Posted on 06 August 2013 by VRS |  Email |Print

Hedge funds have turned their least optimistic ever on prospects for agricultural commodity prices, slashing exposure to rising soybean futures, and hiking their net short position in corn to a record high.
Managed money, a proxy for speculators, slashed its net long position in futures and options in the major US-traded agricultural commodities by nearly 48,000 contracts to 58,489 lots, Agrimoney.com analysis of regulatory data shows………………………………………..Full Article: Source

Posted on 06 August 2013 by VRS |  Email |Print

Indian brokers said that a lack of oversight allowed the nation’s biggest spot commodity exchange to stretch settlement dates, prompting a government clampdown that sparked a two-day, 73 per cent crash in its parent’s shares.
The National Spot Exchange Ltd (NSEL) suspended some contracts after the government on July 14 asked the bourse not to start new obligations until further notice. The NSEL broke rules by allowing settlement longer than 11 days and permitting sale of goods traders didn’t keep in its warehouses, according to the Forward Markets Commission (FMC), which regulates futures trading………………………………………..Full Article: Source

Posted on 06 August 2013 by VRS |  Email |Print

The Federal Reserve should reverse a decade-old ruling that lets banks trade physical commodities, Commodity Futures Trading Commission member Bart Chilton said.
“I don’t want a bank owning an electric service, or cotton, corn or feedlots,” Chilton, a Democrat, said in remarks prepared for delivery today at a conference of U.S. cotton growers in Lake Tahoe, California. “I don’t want banks owning warehouses, whether they have aluminum, gold, silver or anything else in them.” The Fed “can and should reverse” the policy, he said………………………………………..Full Article: Source

Posted on 06 August 2013 by VRS |  Email |Print

One of China’s top securities brokers has bought parts of the commodities trading unit of French bank Natixis in the latest move by Chinese institutions to expand into natural resources markets.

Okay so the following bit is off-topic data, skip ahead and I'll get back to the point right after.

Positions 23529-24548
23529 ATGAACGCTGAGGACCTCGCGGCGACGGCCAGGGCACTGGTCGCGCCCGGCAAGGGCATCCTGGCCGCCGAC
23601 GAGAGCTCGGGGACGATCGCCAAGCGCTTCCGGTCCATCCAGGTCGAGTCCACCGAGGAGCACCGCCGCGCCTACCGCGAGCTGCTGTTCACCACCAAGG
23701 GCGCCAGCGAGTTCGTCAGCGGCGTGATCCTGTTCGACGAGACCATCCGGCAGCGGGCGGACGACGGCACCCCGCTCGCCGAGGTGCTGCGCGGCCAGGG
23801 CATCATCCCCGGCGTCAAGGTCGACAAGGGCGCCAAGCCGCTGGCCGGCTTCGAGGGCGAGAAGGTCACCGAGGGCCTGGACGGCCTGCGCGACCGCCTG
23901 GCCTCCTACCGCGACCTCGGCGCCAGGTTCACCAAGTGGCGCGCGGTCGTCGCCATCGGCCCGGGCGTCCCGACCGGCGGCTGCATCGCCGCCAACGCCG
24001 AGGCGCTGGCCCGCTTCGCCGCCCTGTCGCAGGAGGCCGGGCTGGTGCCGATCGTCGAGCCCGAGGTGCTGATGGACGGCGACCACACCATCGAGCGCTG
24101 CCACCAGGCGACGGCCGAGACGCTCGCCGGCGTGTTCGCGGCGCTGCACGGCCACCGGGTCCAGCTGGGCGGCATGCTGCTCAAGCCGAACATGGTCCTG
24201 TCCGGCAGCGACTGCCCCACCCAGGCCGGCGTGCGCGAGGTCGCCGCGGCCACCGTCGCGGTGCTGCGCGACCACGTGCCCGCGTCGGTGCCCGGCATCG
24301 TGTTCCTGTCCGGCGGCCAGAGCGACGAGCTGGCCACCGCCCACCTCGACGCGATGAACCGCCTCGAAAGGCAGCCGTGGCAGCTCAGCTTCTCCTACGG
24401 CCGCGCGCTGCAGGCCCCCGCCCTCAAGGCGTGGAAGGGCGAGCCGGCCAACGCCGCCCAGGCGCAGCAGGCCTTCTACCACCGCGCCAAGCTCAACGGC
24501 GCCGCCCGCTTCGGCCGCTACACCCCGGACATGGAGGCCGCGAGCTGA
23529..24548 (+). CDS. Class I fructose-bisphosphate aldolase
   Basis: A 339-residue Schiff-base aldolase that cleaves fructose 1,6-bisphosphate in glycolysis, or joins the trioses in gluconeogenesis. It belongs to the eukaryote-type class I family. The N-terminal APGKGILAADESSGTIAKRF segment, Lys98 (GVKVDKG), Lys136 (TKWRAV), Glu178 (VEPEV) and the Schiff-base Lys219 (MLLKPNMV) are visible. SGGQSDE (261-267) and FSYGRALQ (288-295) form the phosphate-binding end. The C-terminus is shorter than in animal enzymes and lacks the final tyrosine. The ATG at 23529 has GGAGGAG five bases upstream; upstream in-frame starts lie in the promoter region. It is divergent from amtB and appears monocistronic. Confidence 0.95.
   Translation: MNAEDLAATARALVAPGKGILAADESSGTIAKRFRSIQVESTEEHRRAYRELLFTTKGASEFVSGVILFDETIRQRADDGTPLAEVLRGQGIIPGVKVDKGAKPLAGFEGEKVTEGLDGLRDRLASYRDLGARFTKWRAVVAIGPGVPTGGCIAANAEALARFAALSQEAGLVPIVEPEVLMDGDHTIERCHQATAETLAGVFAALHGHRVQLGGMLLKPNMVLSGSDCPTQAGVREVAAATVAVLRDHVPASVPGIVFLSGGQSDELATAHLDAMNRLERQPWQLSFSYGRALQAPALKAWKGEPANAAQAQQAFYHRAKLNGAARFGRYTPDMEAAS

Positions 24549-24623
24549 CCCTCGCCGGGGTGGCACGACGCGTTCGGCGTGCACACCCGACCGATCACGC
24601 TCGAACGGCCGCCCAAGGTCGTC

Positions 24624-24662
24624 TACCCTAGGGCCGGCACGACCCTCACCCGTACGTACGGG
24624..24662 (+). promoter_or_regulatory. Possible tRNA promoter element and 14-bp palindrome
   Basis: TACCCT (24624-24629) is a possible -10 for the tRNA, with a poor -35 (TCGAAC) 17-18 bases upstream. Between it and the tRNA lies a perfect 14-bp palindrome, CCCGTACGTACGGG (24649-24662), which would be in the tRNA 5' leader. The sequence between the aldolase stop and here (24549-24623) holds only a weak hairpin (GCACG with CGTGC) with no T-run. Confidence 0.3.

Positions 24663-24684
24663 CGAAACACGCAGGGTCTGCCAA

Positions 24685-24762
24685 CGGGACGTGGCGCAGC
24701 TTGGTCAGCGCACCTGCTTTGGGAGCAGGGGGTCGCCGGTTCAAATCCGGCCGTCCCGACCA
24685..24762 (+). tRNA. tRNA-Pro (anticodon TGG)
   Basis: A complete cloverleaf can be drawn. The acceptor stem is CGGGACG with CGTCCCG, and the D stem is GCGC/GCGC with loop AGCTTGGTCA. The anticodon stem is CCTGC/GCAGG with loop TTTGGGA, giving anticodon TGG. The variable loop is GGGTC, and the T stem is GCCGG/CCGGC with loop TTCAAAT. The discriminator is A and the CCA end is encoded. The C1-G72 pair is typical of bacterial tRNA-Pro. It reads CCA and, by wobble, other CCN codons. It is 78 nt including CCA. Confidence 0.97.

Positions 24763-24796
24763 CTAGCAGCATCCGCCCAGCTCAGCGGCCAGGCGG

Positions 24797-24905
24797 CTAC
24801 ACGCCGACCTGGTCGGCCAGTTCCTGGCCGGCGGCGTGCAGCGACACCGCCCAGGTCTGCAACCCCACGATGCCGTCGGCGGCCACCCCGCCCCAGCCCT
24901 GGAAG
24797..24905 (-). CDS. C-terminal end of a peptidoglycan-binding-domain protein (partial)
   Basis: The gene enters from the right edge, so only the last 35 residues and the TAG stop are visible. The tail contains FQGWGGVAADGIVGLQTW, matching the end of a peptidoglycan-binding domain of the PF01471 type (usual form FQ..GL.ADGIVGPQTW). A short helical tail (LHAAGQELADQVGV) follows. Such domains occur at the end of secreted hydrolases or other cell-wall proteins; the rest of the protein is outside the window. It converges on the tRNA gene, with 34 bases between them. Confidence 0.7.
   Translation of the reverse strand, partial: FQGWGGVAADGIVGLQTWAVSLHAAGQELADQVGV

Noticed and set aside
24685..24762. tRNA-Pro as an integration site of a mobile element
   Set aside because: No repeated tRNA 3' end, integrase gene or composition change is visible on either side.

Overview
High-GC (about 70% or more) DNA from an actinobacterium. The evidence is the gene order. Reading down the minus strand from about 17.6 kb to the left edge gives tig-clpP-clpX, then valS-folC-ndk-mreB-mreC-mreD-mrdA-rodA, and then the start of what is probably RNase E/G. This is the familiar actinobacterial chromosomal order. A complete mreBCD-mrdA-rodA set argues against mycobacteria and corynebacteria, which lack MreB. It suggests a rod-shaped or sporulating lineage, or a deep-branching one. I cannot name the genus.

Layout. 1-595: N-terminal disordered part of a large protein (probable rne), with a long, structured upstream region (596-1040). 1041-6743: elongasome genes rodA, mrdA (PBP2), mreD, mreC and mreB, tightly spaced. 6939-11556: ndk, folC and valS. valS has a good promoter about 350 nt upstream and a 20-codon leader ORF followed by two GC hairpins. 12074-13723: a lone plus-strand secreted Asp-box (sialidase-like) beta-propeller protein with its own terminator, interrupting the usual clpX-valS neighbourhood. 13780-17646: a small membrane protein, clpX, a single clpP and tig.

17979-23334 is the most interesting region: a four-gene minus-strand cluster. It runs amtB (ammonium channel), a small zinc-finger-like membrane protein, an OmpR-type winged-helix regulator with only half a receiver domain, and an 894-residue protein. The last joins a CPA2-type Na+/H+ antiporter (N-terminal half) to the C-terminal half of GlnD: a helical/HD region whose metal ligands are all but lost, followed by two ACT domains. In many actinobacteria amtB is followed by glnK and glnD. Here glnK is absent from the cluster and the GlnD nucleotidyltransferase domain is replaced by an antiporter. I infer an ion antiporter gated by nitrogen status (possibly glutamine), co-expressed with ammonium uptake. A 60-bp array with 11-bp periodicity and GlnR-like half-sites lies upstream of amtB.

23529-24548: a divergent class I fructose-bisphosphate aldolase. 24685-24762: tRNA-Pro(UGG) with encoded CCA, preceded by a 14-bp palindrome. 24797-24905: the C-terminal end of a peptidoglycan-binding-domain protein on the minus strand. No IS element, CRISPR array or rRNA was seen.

Western banks that trade raw materials face increased regulatory and political pressure, with some market leaders such as JPMorgan considering selling, spinning off or clinching strategic partnerships for their commodities desks………………………………………..Full Article: Source

Posted on 06 August 2013 by VRS |  Email |Print

JPMorgan Chase & Co. (JPM), which said last month it plans to get out of the business of owning and trading physical commodities from metals to oil, bought the over-the-counter commodity derivatives portfolio of UBS AG (UBSN), which is exiting most of its raw-materials trading.
The transaction includes on-exchange hedge positions and excludes precious metals and index-based products, UBS said in an e-mailed statement today. JPMorgan assumed market risk on the portfolio and the two banks “will work together in the coming months with their clients to fully assign contracts for individual trades to JPMorgan,” according to the statement. JPMorgan spokesman Patrick Burton declined to comment………………………………………..Full Article: Source

Posted on 06 August 2013 by VRS |  Email |Print

Australia’s industry minister Monday said the nation’s currency needs to weaken sharply if the manufacturing sector, especially car makers, is to regain competitiveness against rival trading partners.
The comments came as the Australian dollar fell to fresh three-year lows against the greenback on Monday, having fallen by around 16.5% since April after trading much of the previous two years above parity………………………………………..Full Article: Source

Posted on 06 August 2013 by VRS |  Email |Print

Carbon markets are particularly vulnerable to criminal activity because the “commodity” being traded has no physical presence and is difficult to measure, INTERPOL has said. Criminals can target the fast-growing market through securities fraud, insider trading, embezzlement, money laundering and cybercrime, the world’s biggest international police organisation shows in a new guide to carbon trading crime.
“The noteworthy potential for the carbon market to be exploited rests on a single significant vulnerability that distinguishes it from other markets – the intangible nature of carbon itself,” says the guide………………………………………..Full Article: Source